Finland: a country of re-invention

Like many young people, I grew up with a piece of Finland in my pocket in the form of a Nokia mobile phone. So what happened after other companies like Apple and Google surged ahead?

We had the opportunity to hear from Lauri Oksanen, vice-president of research & technology at Nokia about where the company is now in its new phase of re-invention after it sold its business to Microsoft. Nokia is betting now on becoming a leader in 5G networks and infrastructure, having recently signed a US$3.5 billion agreement with U.S. network provider T-Mobile which Nokia believes will help in its battle against other communications giants like Huawei and Ericsson.

An auction for the 5G spectrum in the U.S. will be held later this year, and the network could be up by next year, he said. It’s still worth noting that four-fifths of its profit in its latest quarter  from its small patent licensing division and from its networks business posted just a 1.5 per cent operating profit margin, so the fight is far from over for the telecom company. But it is also unfair to declare Nokia dead.

Mr Lauri Oksanen, VP of research and technology at Nokia explaining Nokia’s new direction.

We also visited Varjo, an AR and VR company in the heart of downtown Helsinki started by former employees of Nokia and Microsoft in 2016 who say that their expertise in hardware has helped them build a headset and technology that surpasses that of its competitor in terms of resolution and field of view.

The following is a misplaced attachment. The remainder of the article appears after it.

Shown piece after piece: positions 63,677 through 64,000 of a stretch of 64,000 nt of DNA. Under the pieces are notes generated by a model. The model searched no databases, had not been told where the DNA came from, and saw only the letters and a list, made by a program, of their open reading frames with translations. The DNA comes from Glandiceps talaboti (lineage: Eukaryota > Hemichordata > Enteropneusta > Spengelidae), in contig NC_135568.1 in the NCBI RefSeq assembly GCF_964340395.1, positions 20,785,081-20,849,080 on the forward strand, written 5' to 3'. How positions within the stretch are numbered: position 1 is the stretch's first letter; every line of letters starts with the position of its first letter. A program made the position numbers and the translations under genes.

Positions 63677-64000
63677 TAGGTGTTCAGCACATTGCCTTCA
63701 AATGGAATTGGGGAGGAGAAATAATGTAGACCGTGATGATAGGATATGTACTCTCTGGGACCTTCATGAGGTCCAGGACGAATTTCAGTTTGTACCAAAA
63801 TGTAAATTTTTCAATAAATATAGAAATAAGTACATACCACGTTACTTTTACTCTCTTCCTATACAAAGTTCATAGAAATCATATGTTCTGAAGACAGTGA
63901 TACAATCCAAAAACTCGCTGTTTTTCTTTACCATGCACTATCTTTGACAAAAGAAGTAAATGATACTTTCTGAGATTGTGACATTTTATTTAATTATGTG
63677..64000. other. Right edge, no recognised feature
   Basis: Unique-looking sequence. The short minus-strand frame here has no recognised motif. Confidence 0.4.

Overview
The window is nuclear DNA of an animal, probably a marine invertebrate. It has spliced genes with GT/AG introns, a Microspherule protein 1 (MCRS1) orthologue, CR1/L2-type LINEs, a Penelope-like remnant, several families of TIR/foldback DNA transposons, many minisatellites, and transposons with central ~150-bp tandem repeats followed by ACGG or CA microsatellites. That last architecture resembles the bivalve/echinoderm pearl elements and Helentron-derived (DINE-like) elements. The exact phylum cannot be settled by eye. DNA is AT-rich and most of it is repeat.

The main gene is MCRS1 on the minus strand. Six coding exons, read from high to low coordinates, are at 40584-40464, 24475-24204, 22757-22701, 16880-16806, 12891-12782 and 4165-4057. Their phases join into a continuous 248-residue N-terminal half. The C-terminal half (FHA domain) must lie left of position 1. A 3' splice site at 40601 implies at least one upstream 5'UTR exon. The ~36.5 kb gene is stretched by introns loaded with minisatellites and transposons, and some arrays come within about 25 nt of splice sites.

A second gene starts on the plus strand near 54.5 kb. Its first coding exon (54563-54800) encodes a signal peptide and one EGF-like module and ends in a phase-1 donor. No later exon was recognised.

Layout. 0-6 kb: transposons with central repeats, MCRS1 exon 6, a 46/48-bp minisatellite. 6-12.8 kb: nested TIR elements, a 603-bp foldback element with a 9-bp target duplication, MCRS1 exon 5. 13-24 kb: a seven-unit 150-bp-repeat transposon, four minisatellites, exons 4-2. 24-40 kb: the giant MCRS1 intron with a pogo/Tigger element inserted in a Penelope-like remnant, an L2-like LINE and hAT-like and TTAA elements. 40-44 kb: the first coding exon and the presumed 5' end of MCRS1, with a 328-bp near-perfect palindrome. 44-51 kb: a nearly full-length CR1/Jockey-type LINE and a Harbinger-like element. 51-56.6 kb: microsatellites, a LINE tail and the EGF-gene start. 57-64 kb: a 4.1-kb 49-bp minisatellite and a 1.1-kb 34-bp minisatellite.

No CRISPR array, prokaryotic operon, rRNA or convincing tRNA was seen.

They got 1 million euros in seed funding even before they had officially incorporated as a company, and also 50,000 euros from Nokia’s bridge grant and a few years on, it plans to launch its product at the end of the year, geared towards industries like architecture, engineering, and automobile manufacturing.

FCP2018 members trying on Varjo’s VR headset.

They allowed us to try out its beta prototype as well as an early prototype for another headset based on a “mixed-reality” technology. The difference between these two were that the former allowed us to explore a different space, such as an art museum – in a resolution clearer than other VR headsets I have personally experienced. The latter allowed us to view the room we were in including other VR/AR elements not there in real life.

The takeaway of the day was that Finnish technological know-how has helped the country’s economy with its transition after the decline of Nokia’s mobile phone business. The Finnish government through Business Finland finances 800 startups a year and in 2015, startups employed 23,500 people, which would be the second largest employer were it a single company. From Angry Birds to Supercell, Finland is not done connecting the world.

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